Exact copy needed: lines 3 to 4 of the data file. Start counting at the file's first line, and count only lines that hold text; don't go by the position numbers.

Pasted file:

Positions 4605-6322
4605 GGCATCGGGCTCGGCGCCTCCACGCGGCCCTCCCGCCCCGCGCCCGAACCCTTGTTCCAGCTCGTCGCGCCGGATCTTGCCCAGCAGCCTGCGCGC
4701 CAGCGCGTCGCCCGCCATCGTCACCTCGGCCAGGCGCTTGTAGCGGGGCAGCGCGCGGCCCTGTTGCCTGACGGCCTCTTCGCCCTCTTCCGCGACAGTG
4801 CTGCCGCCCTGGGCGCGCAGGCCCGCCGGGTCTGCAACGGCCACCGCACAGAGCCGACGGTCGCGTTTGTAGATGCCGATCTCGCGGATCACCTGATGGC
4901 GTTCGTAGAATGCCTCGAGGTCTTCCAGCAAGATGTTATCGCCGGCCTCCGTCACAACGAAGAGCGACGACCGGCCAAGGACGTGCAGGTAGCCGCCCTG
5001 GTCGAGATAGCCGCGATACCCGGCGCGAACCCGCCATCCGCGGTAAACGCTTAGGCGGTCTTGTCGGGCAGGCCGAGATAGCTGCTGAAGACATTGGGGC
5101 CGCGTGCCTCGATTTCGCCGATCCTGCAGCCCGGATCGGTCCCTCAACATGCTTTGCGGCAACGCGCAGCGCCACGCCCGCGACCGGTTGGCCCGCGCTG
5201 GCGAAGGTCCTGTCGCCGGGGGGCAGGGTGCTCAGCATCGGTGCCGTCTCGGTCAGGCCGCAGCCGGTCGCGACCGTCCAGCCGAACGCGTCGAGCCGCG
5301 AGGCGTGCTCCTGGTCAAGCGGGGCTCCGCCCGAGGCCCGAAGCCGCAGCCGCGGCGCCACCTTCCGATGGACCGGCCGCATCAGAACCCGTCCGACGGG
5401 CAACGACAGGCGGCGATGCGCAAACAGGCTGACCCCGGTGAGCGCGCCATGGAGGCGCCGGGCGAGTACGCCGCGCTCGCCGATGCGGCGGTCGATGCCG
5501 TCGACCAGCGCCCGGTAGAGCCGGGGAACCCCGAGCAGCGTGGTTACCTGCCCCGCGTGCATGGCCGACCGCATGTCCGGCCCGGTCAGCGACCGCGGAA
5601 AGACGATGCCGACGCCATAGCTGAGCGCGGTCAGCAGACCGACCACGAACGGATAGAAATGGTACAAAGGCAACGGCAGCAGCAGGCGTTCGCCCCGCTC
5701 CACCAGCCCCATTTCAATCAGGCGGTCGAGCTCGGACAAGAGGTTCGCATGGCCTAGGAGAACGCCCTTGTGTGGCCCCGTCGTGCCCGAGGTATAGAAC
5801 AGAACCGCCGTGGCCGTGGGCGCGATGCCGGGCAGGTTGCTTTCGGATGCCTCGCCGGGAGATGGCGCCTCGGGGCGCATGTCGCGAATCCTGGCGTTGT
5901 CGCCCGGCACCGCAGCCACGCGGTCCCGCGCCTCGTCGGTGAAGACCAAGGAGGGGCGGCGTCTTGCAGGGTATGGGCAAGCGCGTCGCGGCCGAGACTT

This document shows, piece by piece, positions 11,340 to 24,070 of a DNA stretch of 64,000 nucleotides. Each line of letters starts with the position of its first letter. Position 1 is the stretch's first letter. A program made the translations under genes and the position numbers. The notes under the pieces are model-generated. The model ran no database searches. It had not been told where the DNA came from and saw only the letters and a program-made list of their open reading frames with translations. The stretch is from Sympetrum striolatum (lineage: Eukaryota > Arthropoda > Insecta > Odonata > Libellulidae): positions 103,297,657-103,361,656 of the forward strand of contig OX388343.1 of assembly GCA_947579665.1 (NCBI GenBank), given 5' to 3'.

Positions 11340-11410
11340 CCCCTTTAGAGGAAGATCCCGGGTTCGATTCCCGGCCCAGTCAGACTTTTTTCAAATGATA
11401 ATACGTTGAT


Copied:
4701 CAGCGCGTCGCCCGCCATCGTCACCTCGGCCAGGCGCTTGTAGCGGGGCAGCGCGCGGCCCTGTTGCCTGACGGCCTCTTCGCCCTCTTCCGCGACAGTG
4801 CTGCCGCCCTGGGCGCGCAGGCCCGCCGGGTCTGCAACGGCCACCGCACAGAGCCGACGGTCGCGTTTGTAGATGCCGATCTCGCGGATCACCTGATGGC